as leader in tha organization, which
was effected merely for the purpose of
one campaign, has now ('ailed a meet-
Ing of all members for Friday night,
when the association "ill be made per
manent. Fully 100 business men and
Influential residents of this section of
the beach have Intimated their desire
to he enrolled as active members.
There Is much regret that the mis
sion or Messrs. Times Kinney and Stan
ley Hale, who went to San Diego to
invite the torpedo flotilla to tarry In
Bants Monica bay, has failed. The
commanding officer was under orders
of the navy department at Washing
ton. There will be no stop between
San Diego and San Francisco.
A Bad Break
ratirncp—WhHt do you do with your hnir, to
■ .•'!■ It from blowing about 7
I'ati trf--l)o you meat! when 1 have ii on?—
Youkcrs statesman.
SI 2 Oregon are. Home phone 1176.
Ocean Park and Venice
144 Pier are.
Horn* phone 401 ft: Suimct 2501.
Question Now Disturbing New Board
v Is "When Is 12 o'clock P. M.?"
Point Involved Is Referred
to City Attorney
Special to The Herald.
OCEAN PARK, April 29.—What may
prove to be a serious Haw In the ordi
nance controlling the sale of intoxi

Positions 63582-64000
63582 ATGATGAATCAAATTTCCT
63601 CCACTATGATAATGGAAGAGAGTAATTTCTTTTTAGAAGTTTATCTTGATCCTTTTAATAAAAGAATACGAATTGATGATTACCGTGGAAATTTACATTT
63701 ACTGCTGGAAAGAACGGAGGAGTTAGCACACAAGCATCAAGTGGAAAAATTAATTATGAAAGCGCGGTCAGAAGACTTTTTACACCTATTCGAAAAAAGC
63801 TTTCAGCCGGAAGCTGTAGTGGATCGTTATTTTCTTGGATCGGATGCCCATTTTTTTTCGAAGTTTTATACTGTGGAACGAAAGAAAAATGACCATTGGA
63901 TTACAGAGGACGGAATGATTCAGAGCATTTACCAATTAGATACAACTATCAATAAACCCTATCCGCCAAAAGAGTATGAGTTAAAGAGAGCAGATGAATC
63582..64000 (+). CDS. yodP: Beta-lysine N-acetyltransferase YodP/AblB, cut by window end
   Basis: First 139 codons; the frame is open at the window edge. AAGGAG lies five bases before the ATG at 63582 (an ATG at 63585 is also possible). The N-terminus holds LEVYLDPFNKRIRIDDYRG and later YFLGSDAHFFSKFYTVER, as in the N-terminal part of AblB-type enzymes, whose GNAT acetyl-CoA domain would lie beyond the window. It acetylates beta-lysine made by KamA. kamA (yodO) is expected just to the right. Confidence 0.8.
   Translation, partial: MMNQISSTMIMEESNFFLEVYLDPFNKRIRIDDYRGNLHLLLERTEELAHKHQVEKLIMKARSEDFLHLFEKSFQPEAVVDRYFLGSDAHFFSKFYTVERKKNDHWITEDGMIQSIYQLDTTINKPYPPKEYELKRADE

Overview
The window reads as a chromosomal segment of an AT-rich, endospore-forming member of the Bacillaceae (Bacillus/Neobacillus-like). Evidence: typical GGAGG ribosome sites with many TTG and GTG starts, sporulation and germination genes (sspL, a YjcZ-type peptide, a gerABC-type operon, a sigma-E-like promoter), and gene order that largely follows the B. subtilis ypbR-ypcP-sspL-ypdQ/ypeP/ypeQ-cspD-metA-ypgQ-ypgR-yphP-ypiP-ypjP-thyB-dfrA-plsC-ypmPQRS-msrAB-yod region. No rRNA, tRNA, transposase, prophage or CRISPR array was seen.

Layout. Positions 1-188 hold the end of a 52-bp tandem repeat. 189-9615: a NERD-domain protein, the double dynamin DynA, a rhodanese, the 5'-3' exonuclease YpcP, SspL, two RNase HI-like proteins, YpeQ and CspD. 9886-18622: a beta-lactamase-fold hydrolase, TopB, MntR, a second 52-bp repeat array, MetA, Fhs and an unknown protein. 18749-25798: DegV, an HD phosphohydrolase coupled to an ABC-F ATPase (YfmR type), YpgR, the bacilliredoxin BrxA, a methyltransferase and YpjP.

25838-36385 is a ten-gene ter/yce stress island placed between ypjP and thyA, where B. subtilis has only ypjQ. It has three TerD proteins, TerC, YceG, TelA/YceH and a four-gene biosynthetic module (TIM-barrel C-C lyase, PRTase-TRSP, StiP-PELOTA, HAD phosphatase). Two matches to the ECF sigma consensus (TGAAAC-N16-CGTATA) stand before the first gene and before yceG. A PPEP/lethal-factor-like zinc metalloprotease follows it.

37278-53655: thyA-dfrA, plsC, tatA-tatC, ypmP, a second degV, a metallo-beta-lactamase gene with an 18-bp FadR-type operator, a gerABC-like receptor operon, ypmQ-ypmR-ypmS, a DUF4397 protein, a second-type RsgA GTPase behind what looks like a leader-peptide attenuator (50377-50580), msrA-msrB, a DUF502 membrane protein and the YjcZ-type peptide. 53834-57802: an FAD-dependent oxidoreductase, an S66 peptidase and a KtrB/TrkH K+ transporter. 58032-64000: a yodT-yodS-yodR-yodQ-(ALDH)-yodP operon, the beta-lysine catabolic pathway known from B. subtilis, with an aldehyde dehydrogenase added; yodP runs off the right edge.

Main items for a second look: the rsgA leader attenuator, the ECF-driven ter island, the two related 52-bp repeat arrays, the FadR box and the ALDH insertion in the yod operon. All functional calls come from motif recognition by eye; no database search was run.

cating liquor has been discovered by
members of the new board of trustees.
In separate paragraphs in the ordi
nance are sentences of prohibition, the
hours named during which liquor shall
not bo sold being "between 12" o'clock
p. m. and 6 o'clock a. m."
The question that hes arisen is:
"When is 12 o'clock p. m. ? As soon as
the point was raised It was referred
to City Attorney Raymond Blakeslee.
That official immediately acknowl
edged the dangerous ambiguity in the
wording of the law. Mont people would
say, he remarked, that "12 o'clock P.
m." is after noon. In that case it
would be legal to sell liquor in Ocean
Park saloons and cafes only between
the hours of midnight and 6 o'clock in
the morning.
Opposed to Intention
This, Mr. Blakeslee said, was entire
ly opposed to the palpable intent of
the law. There is always the possibil
ity that temperance extremists may
take advantage of a technicality and
make matters uncomfortable for the
liquor dealers. The later, therefore,
want the law made plain. To this end
an amended ordinance will probably
be enacted as speedily as possible.
The case la almost a parallel of the
famous semicolon law which forced
upon Boston the closing of all saloons
at 11 o'clock at night. The misplacing
of the punctuation was a clerical er